2015 GSA Annual Meeting in Baltimore, Maryland, USA (1-4 November 2015)

Paper No. 199-5
Presentation Time: 9:15 AM


LUCZAJ, John, Natural & Applied Sciences, University of Wisconsin - Green Bay, 2420 Nicolet Drive, Green Bay, WI 54311, luczajj@uwgb.edu

Paleozoic rocks in eastern Wisconsin preserve a complex diagenetic history that strongly influences modern aquifer chemistry. The most significant event was a progression of hydrothermal dolomitization and associated MVT mineralization, followed by later calcite cementation. Additional modifications, including localized faulting and fracturing, as well as pervasive stylolitization, have significantly altered these rocks from their original depositional composition and texture. Early fluid-rock interaction involved heated brines (~100°C) moving out of the Michigan basin during the Paleozoic Era and/or early Mesozoic Era. In addition to dolomitization, a complex array of trace sulfides, sulfates, carbonates, and fluorite mineralization is heterogeneously distributed throughout the rocks. As a result, this suite of minerals has a strong control on modern aquifer chemistry, which depends upon groundwater sources and flow paths, redox potential, and saturation indices of various minerals.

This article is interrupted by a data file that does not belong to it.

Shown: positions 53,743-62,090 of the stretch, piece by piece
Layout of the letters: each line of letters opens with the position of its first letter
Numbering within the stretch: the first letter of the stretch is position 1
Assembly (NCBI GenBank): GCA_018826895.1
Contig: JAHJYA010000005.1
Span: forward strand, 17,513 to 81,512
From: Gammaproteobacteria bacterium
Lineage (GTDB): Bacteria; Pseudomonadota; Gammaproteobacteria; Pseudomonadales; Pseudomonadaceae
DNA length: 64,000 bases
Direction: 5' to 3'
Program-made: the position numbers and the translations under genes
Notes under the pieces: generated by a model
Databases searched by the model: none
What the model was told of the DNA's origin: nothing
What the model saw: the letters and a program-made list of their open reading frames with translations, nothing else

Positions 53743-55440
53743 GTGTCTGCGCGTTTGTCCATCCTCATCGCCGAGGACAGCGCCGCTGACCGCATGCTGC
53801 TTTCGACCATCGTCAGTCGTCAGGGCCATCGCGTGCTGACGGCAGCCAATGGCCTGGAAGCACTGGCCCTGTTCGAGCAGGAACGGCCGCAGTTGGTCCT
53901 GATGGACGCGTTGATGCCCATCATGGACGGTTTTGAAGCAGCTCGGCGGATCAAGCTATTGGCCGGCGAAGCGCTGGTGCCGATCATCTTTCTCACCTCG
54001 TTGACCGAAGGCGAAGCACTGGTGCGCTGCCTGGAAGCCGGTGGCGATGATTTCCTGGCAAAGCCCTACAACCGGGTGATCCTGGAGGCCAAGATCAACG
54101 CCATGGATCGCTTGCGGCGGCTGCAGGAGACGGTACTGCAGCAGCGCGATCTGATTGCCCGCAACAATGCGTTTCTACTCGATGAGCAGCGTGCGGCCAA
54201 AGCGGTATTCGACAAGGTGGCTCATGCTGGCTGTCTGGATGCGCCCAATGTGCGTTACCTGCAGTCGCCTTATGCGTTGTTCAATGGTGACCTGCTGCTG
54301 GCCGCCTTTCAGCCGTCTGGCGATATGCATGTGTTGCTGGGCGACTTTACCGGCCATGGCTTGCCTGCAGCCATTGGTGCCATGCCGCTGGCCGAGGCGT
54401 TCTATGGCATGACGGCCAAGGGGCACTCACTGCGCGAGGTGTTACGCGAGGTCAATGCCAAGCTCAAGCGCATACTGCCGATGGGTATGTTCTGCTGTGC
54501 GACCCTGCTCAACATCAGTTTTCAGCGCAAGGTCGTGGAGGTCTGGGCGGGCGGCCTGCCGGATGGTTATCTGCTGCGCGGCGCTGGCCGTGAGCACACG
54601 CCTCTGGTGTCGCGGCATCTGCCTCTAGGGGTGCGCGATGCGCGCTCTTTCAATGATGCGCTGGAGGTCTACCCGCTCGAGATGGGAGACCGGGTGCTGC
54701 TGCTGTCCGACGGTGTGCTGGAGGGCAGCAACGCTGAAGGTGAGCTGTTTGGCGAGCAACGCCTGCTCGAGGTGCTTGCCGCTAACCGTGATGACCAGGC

Whole-rock chemistry, geologic mapping, and chemical and isotopic analysis have revealed a clearer picture of the water-rock interaction processes responsible for today’s aquifer chemistry. Lead and Sr isotopes indicate some interaction between hydrothermal fluids and Precambrian basement. All Paleozoic rocks in the region were influenced to some degree, and the Cambrian-Ordovician portion of the section retains much of the original mineral suite. In contrast, overlying Silurian strata have had more “flushing” of original brines and a far more advanced MVT mineral decomposition during development of the karst aquifer.

Several significant water quality issues relate to younger fluid-rock interaction. Along the western boundary of the confined aquifer, and in some Pleistocene glacial sediments, sulfide oxidation and associated reactions liberate As, Ni, Co, and other heavy metals. This is exacerbated by aquifer drawdown and other anthropogenic processes. Farther east along flow paths, dissolution of celestine and fluorite results in elevated dissolved Sr and F. Radium is prevalent in parts of the aquifer, with concentrations increasing eastward, but the source remains elusive. Elevated Li, B, Na, and Cl are related to dilution of Michigan basin brines, rather than water-rock interaction.